Reading this blog

I started writing this blog after requests to document my journey along the Compostella path in France.  Longer journeys are split down by day, with shorter expeditions grouped together into a single blog entry.  As well as walking, I’ve written reviews and blogged about marketing.

On the Way of St. James

These blogs cover stages one and five of the ancient path from Le-Puy-en-Valey to St-Jean-Pied-Port; more stages will be added as I complete them.

Through England’s Green and Pleasant Land

These blogs cover walking in England, including London and the South West Peninsula Coast Path.

Into the Celtic Mists

These blogs follow my recent trip along the Wicklow Way in Ireland.

Other Items

I have also written reviews and blogged about marketing.

I hope you enjoy reading them.  Leave a comment if you’d like more information.

Phil Male, London, November 2015.

All Around the Wrekin: a day’s hike around Telford

A Friday appointment at my employer’s office in Telford in Shropshire gave me an excellent opportunity to explore the local area on foot.  Although Telford itself isn’t exactly what you’d call a tourist attraction, it’s set in some of the most beautiful and historic countryside in the Midlands.  Most famous are the local hill called, the ‘Wrekin‘ and the Iron Bridge over the River Severn.  I combined the two into a day’s hike.

The Ercall

Ercall Woods

Ercall Woods

I stayed in the Whitehouse Hotel in Wellington.  Wellington is two stops down the line from Telford Central station and there is also a regular local bus service.  The hotel was walking distance from the ridge of hills known as the  ‘Shropshire Hills‘ in which the Wrekin sits.

On Saturday morning, I left the hotel and walked westwards along the old Roman road known as ‘Watling Street‘, I soon turned off to climb my first Shropshire Hill; ‘The Ercall‘.  Although small, the hill is quite hard going in places with some steep climbs and descents.  Covered in ancient oak woodland, it’s also an easy place to get lost; and I found that I had gone full circle around the

The Ercall Unconformity

The Ercall Unconformity

hill at one point!

The Ercall has been quarried for rocks since Roman times, and this quarrying led to the discovery of its most famous feature.  The Ercall unconformity.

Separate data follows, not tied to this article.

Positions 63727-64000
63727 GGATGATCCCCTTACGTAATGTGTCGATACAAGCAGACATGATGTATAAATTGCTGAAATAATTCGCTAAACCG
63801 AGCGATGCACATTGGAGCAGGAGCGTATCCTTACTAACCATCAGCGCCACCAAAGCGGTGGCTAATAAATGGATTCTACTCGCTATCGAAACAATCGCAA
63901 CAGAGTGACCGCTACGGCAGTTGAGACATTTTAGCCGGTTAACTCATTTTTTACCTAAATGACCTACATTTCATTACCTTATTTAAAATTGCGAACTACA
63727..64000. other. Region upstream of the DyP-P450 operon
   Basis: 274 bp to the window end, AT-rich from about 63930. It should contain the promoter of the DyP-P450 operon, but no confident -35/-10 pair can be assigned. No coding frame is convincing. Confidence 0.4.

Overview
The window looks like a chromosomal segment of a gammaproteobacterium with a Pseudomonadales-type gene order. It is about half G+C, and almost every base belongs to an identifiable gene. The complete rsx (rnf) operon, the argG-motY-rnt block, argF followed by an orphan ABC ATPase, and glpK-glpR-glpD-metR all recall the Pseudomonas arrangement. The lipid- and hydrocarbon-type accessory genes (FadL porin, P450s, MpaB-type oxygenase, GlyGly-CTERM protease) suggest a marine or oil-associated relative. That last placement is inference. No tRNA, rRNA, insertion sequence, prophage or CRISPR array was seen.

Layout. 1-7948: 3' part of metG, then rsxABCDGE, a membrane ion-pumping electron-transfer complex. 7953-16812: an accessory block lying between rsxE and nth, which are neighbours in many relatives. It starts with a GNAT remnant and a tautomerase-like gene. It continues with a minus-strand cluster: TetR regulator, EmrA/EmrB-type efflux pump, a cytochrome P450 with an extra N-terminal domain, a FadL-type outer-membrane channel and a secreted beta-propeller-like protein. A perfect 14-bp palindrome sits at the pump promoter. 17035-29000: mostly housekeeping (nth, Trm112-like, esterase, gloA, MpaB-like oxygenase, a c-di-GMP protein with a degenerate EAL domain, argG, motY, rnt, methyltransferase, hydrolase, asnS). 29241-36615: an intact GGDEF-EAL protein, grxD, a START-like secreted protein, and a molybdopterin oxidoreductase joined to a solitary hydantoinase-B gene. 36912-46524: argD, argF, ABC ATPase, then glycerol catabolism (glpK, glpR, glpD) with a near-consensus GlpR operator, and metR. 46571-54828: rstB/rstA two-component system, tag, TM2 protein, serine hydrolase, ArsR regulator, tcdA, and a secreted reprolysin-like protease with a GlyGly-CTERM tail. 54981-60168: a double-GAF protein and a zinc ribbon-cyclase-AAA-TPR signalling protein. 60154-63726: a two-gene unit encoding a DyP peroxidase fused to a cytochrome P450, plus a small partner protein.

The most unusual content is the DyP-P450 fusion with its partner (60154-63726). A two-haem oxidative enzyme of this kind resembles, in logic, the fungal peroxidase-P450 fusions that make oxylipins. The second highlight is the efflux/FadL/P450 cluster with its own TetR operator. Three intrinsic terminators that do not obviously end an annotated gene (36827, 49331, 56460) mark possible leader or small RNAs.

If you look closely at the photograph, you can see towards the right-hand edge of the exposed orange coloured rock, a a change to grey rock.  The orange rocks (Ercall Granophyre if you must know) are volcanic in nature and date back to a time when sea creatures did not leave behind shells and other hard parts.  The grey rocks (Wrekin Quartzite) are sedimentary, having been laid down much later by an ancient ocean, and mark the time when marine animals began to produce hard parts, leaving behind many more fossils.

Leaving the Ercall, I continued on to climb the Wrekin.

The Wrekin

A popular phrase in the Midlands (and elsewhere, as I’d heard it before) is to go ‘all around the Wrekin‘.  This means to take a longer route than necessary.  Like many natural hills in the British Isles, the Wrekin was home to a Neolithic and Bronze Age hill fort, before being abandoned not long after the Roman invasion.  The fort formed a tribal meeting place, temple and the capital of the Cornovii tribe.

The Wrekin viewed from Ercall

The Wrekin viewed from Ercall

Wrekin summit, looking south

Wrekin summit, looking south

Wrekin summit looking west

Wrekin summit looking west

Wrekin summit looking north

Wrekin summit looking north

The path to the summit, approaching from the east, is well marked, and popular.  Once at the top, you are rewarded with spectacular views across Shropshire and as far as Wales.  Descending down the western slope is quieter, as most climbers return to their cars parked to the east.

Departing the Wrekin, I kept walking until I joined the Shropshire Way.  Heading east, I followed this path, which runs along a quiet local road, until I reached the village of Little Wenlock.   Here I stopped off at the excellent Huntsman Inn for some sausage and mash in the hikers’ bar.